Again, this is a difficult question because there’s no concrete answer on exactly how much the average cost of living will increase. However, we can plan the increase in the cost of living based on historical data.

For example:

  • Inflation over the past 100 years has been just over 3%
  • Inflation over the past 10 years has been 1.5%

When you look at the inflation records, you’ll even see times where deflation occurred. For example, in 2008, you’ll find that prices fell due to the financial crisis. But, in general, if you plan for a cost-of-living increase of 3% per year, this is a conservative estimate.

We use special software that estimates inflation for our clients.

For example, if we have someone who is 60 years old and expects to retire at 65, their needs can increase by as much as $1,000 in that five-year period at an inflation rate of 3% per year.

By the time this same person is 80, they may need an extra $2,500 a month to live the same quality of life that they have now. So, there’s so much to consider when thinking of your income plan.

Keep in mind that you don’t need to increase inflation on your mortgage or items where there are fixed costs.

3. When Should I Retire?

When it comes to retirement planning, you need to consider when you can retire. A few people love their jobs and can be confident that they want to remain in their positions until they’re 70. Retiring at 70 is the best option because you’ll get more in Social Security and also gain healthcare at 65.

However, many people don’t envision themselves working until 70, and that’s perfectly fine, too.

Sometimes, the most advantageous time to retire is later. The impact of retiring before 60 is:

  • No healthcare
  • No Social Security
  • Losing ability to grow assets
  • Etc.

There are also times when a person retires and there’s a bear market. Obviously, retiring in a tumbling market is scary. People that retired right before the pandemic saw their retirement fall over 30% in a few months.

Hopefully, these struggles can be overcome with the right investment strategy.

4. Where Should I Place My Assets?

You need two different types of money:

  1. Income-producing
  2. Growth and income

We always ask to break down needs, wants and money to give away. Needs money, such as the money to pay your mortgage and bills, should come from income-producing assets. For example, a pension and Social Security can both produce income and allow you to pay off your needs.

Paying for your essentials every month is vital for your retirement.

However, you’ll often have an income gap that isn’t covered by just Social Security and your pension. In this case, your needs analysis will help you find ways to cover these needs. A few ways include bonds, CDs, and fixed annuities.

These financial vehicles offer you guaranteed income, although bonds and CDs have low interest rates.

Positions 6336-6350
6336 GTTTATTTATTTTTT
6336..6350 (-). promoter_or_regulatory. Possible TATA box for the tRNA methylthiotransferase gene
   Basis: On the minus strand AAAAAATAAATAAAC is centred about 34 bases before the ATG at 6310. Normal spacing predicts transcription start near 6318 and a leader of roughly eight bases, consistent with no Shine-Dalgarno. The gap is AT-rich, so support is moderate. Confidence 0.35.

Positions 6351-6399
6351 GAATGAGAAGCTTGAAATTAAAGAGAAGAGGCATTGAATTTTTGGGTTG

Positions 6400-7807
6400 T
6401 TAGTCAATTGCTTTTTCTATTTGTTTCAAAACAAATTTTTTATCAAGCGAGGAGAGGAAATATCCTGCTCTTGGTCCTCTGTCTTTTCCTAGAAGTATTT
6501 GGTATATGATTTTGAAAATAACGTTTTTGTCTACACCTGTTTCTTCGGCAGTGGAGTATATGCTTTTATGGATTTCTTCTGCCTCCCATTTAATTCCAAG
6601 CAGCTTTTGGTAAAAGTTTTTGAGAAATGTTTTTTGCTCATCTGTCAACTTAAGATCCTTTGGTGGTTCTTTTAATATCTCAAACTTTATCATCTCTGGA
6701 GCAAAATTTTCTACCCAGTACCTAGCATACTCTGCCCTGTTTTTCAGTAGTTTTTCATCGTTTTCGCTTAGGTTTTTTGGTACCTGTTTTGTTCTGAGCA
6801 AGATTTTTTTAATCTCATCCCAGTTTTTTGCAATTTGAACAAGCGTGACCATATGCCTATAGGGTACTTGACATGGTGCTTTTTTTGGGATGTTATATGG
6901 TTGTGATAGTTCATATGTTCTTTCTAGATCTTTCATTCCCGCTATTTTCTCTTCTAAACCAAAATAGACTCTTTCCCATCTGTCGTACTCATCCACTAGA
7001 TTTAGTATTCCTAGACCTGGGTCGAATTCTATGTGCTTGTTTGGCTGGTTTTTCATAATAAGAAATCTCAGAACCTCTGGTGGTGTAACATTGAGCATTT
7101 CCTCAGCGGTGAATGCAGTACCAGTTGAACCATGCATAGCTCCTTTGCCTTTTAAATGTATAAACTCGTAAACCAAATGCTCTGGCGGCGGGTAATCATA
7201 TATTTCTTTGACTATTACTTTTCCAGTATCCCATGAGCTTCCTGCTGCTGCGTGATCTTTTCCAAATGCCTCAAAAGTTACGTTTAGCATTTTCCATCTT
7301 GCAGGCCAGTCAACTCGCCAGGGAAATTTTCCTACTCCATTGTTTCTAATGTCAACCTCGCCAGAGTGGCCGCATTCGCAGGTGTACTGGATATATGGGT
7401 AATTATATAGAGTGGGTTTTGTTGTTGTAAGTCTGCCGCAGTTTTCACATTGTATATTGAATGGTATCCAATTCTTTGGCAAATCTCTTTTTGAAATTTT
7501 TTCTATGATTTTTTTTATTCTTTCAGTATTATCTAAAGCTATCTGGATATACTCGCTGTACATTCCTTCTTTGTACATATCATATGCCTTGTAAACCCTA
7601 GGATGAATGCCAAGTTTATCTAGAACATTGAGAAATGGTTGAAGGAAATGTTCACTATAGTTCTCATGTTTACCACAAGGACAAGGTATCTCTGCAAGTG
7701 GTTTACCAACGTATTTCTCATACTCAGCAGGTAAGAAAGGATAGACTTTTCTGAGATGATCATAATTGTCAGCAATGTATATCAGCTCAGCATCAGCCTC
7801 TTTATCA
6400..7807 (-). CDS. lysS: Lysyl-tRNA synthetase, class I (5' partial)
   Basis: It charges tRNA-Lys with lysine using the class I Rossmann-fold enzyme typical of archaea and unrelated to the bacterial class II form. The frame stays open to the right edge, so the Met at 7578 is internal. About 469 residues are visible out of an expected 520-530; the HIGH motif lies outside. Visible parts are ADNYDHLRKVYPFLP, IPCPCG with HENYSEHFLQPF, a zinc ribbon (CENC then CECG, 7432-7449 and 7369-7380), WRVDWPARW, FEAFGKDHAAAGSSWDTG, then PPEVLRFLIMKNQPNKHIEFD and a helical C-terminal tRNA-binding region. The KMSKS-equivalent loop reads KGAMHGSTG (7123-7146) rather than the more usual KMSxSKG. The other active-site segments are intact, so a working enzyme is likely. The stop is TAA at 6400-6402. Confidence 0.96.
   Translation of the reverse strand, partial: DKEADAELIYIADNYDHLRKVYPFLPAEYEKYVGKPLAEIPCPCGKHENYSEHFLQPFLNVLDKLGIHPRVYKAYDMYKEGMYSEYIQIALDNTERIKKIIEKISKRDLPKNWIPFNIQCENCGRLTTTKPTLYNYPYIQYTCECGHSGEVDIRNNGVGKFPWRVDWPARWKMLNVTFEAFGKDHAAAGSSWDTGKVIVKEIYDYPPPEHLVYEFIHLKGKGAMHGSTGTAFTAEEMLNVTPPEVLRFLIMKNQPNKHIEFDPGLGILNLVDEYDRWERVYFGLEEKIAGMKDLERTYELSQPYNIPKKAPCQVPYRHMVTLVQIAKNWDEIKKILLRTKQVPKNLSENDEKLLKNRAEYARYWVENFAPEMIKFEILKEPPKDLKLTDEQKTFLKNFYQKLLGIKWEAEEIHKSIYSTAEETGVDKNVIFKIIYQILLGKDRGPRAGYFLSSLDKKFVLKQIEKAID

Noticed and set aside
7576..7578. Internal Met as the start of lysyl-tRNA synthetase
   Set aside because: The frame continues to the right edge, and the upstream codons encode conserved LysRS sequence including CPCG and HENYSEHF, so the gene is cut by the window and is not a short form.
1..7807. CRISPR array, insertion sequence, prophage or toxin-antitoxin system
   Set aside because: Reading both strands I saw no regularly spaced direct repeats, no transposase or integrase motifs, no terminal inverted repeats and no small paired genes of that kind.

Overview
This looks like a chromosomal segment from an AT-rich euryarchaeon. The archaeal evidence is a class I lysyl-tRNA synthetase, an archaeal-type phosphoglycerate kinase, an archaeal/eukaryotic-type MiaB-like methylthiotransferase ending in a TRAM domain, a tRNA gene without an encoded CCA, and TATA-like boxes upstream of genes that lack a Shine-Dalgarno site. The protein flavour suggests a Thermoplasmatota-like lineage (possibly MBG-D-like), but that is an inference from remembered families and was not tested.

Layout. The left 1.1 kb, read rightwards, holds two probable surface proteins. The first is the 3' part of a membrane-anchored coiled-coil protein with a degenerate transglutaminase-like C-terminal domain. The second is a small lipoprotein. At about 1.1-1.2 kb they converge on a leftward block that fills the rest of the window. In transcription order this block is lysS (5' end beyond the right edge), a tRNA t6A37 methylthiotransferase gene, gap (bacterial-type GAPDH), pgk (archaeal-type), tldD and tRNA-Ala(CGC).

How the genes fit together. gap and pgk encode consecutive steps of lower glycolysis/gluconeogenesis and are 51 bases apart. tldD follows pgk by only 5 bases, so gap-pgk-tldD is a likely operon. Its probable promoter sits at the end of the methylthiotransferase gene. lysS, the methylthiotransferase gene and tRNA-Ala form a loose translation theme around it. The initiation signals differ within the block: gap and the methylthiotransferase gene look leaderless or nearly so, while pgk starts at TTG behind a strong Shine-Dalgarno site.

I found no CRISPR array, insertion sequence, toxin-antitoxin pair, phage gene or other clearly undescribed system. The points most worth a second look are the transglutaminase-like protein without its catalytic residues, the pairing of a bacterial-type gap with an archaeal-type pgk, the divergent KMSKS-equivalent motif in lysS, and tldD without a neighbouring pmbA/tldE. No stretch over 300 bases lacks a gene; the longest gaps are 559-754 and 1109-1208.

Fixed index annuities are a good option, too. We have a few articles on annuities that can help you:

You’ll also need to have some cash in the market with a decent rate of return. Of course, your risks in retirement should be much smaller. You may give up some upside but protecting against significant loss is so important while in retirement.

So, there’s a lot to think about when trying to strategize your retirement income plan. We hope that the questions above helped you really understand what it means to come down the summit and finally start enjoying your retirement.

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4 Steps to a Healthy, Financially Secure Retirement

Everyone wants a healthy, financially secure retirement, and today, we’re going to cover the four steps you need to take to reach this goal. If you haven’t already, we highly recommend reading the two blog posts that we’ve written before getting started:

  1. 4 Costly Misconceptions About Retirement Planning
  2. Avoid 4 Retirement Investment and Planning Rip-Offs

Ready? Let’s dive right in with the first step.

Step 1: Make a Commitment to Yourself to Get Your Checkup Done

How long has it been since you’ve had a physical or full checkup? Chances are, you’ve pushed off a lot of medical checkups because you feel great or don’t want to spend the day in the doctor’s office.

The same scenario happens all the time with people’s retirement checkups.

People often push off their financial checkups because:

  • They plan to do it closer to retirement
  • The markets are doing good
  • They’re busy

We encourage you to set a goal – it could be 30, 60 or 90 days from now – where you get your retirement plan checkup done. Then, sit down with your advisor, get a checkup down and see where your retirement stands.

This is a great time to gather all your account information and documents, too.

Step 2: List Your Objectives

These aren’t the normal objectives, such as wanting $1 million in retirement accounts. Instead, the goals we’re talking about have to do with your advisor. First, you should figure out your objectives, such as:

  • How will the advisor help you? What do you want your advisor to do?
  • Do you want your advisor to take complete control of your retirement, or do you want brief monthly advice?
  • What type of advisor do you want to work with? Do you want a product-based advisor, holistic advisor, or robo advisor?